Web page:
Arts & Culture

Growing New Music

Classical 91.7 announcer Jaemi Loeb recently completed her doctorate at the UH Moores School of Music.  In the second of a series of occasional articles, she describes her experiences starting a brand new orchestra here in Houston.

Spring is a time for new growth. It’s a time for new things to blossom, in the garden and in the concert hall. The Houston Heights Orchestra, the community orchestra based in the Heights neighborhood, has been helping this growth along with our New Music Project. You can hear the first fruits of the project at the orchestra’s April 15th season finale concert, where Bolts of Melody, a new piece by the HHO’s Composer-in-Residence Richard Ford, will receive its world premiere.

The HHO’s new music project is  part of our orchestra’s mission of promoting new music and fostering not just performers, but composers as well. The project offers composers a living workshop where they can hear their scores performed by a full ensemble; they get 30-minute reading sessions, accompanied by written feedback and a video recording. We even offer composers the opportunity to conduct the reading sessions if they wish.

All of this gives composers the crucial ability to refine their works, and gain answers to key questions about the piece: How hard is it to tune that chord? Can a clarinet player really make that three octave leap? The only way to ever really find the answers is through live performance.

Plus, the program also gives the orchestra members the rare opportunity to work directly with the author of the work they’re performing.

The Houston Heights Orchestra New Music Project operates on an open, completely non-competitive submission basis; the New Music Project only selects for feasibility in terms of difficulty and personnel requirements. This differentiates us from many other new music programs, which are staged as competitions. Not only is our approach in keeping with the community spirit of the orchestra, but we’ve also found that it brings us a wide variety of submissions of genuinely astounding quality.

So far, we have received submissions from as far away as Spain and Montreal, and as close by as Montrose. We have already had several reading sessions and hope to be able to fit one more into our schedule before the end of our season. Apart from the exciting opportunity to be the first one to perform a piece, all of the members of our ensemble have also enjoyed getting to know composers and their work, even the ones whose music we weren’t able to read.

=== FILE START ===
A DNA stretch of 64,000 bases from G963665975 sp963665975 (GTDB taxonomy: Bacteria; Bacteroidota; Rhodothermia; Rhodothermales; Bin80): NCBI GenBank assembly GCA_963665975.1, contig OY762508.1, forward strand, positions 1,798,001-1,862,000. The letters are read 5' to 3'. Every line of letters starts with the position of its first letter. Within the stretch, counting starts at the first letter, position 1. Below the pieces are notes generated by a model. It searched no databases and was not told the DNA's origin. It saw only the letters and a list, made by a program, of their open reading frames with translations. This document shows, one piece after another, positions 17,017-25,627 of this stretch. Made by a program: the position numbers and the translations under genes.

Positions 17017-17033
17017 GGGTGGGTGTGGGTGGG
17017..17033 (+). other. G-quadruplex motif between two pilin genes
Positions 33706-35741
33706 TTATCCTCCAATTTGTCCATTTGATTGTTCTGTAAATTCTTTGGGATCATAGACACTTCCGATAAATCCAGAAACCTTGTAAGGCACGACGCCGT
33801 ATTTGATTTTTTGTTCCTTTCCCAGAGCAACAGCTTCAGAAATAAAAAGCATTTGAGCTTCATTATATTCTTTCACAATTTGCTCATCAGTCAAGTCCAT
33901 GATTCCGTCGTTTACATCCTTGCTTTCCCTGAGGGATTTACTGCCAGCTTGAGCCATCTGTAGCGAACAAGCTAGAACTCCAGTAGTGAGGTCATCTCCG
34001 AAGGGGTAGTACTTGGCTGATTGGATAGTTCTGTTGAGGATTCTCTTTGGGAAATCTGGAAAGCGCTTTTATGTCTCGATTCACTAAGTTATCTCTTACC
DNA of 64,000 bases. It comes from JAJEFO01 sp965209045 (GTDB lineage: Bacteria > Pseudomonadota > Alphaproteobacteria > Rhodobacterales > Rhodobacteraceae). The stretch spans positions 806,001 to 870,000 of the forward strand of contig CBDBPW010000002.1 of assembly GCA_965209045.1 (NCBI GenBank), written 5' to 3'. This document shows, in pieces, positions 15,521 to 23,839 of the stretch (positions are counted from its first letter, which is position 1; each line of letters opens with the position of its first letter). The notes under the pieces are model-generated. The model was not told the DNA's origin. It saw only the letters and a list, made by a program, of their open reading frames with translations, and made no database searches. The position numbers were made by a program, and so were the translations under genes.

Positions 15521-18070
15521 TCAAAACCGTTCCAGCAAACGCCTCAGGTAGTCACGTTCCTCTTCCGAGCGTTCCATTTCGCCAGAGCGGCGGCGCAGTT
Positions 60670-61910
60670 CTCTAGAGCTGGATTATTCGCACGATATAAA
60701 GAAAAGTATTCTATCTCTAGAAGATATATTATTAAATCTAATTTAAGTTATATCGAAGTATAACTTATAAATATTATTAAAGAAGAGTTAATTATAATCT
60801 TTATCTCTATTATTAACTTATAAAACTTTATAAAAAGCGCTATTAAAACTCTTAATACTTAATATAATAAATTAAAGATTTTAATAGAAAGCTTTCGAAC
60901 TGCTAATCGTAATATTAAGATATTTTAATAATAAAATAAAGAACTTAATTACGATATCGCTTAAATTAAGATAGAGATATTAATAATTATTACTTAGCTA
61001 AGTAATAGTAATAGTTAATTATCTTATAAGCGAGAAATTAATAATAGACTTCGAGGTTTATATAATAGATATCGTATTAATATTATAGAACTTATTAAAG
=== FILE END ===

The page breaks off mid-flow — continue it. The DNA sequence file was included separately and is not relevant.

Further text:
We’ve also found that the program is generating excitement in the world of composers. Opportunities for new music composers to work with orchestras are surprisingly rare; the 6-9 member new music ensemble has become the de facto standard in both professional and academic circles. We have been contacted by composers who were just excited to hear that the opportunity was finally out there to work with a full orchestra.

Now, we’re very excited about composer Richard Ford’s Bolts of Melody, which will premiere on HHO’s April 15 concert. Featuring three solo singers and a narrator with the orchestra, Bolts of Melody is inspired by the poetry of Emily Dickinson and explores the nature and motivation an artist has in creating and sharing her work. As Ford says, “The music of the piece parallels how Emily worked. She would write a line of poetry and indicate alternate words as she went. In the same way musically, the melody stops in places and tries out different words or notes.”

With strong rhythmic drive and memorable melodies, Bolts of Melody is a strong first premiere for HHO.

“I really enjoy working with the players,” Ford adds, “And they have fun sharing with me their favorite parts.”

We hope that the HHO’s New Music Project can help to start change the culture of distance between orchestras and composers. We are doing all we can to help rebuild connections between composers and the thrillingly complex ecosystem that an orchestra can be. We hope that the HHO New Music Project, as we expand it over the coming seasons, can be a resource for all those composers who want to work in the orchestral medium to see their efforts finally come to bloom.

More more information, visit the Houston Heights Orchestra online at